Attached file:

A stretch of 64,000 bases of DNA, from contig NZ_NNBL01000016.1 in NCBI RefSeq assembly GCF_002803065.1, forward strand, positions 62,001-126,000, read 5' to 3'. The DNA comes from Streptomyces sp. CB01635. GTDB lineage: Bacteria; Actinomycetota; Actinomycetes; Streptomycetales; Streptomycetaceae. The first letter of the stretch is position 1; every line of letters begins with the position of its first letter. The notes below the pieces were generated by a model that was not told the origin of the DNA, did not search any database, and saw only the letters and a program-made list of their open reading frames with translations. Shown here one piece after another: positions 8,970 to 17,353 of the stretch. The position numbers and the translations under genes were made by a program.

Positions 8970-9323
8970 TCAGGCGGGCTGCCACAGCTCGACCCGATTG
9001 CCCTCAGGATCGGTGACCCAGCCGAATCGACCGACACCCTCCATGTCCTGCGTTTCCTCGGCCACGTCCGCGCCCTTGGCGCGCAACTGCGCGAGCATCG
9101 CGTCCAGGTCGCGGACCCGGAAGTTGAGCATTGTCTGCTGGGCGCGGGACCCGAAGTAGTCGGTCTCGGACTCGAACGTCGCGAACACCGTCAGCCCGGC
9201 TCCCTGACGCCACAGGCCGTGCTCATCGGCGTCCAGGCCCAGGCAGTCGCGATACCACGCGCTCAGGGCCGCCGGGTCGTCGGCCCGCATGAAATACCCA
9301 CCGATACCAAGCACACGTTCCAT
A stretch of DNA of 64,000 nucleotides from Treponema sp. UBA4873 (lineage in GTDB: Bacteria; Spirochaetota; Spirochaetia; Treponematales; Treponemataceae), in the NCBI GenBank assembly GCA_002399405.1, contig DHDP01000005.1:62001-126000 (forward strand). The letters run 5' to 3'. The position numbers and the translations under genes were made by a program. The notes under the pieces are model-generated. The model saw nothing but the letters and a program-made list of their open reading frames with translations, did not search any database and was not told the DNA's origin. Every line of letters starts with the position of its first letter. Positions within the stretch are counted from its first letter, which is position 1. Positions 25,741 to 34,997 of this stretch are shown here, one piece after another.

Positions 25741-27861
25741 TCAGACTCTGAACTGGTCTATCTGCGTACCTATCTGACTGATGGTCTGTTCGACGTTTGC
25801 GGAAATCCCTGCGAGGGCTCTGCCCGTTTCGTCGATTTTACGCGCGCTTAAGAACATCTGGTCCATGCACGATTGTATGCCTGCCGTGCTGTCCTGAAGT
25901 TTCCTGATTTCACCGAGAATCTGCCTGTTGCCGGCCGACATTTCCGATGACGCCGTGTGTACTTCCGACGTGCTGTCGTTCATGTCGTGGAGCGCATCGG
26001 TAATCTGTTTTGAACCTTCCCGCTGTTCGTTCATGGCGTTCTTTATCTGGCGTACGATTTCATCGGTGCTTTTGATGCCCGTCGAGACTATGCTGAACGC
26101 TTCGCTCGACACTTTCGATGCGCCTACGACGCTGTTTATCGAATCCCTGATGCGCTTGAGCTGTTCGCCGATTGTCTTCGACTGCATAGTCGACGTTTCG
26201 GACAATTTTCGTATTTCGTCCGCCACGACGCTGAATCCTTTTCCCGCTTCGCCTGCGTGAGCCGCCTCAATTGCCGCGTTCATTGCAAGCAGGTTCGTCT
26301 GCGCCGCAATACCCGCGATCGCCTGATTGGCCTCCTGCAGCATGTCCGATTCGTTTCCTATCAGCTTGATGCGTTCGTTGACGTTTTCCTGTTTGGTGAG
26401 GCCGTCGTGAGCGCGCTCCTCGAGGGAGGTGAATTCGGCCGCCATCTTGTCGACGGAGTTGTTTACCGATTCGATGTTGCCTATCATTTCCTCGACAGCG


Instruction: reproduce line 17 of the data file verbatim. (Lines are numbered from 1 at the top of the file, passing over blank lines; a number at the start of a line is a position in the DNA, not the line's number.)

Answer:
26401 GCCGTCGTGAGCGCGCTCCTCGAGGGAGGTGAATTCGGCCGCCATCTTGTCGACGGAGTTGTTTACCGATTCGATGTTGCCTATCATTTCCTCGACAGCG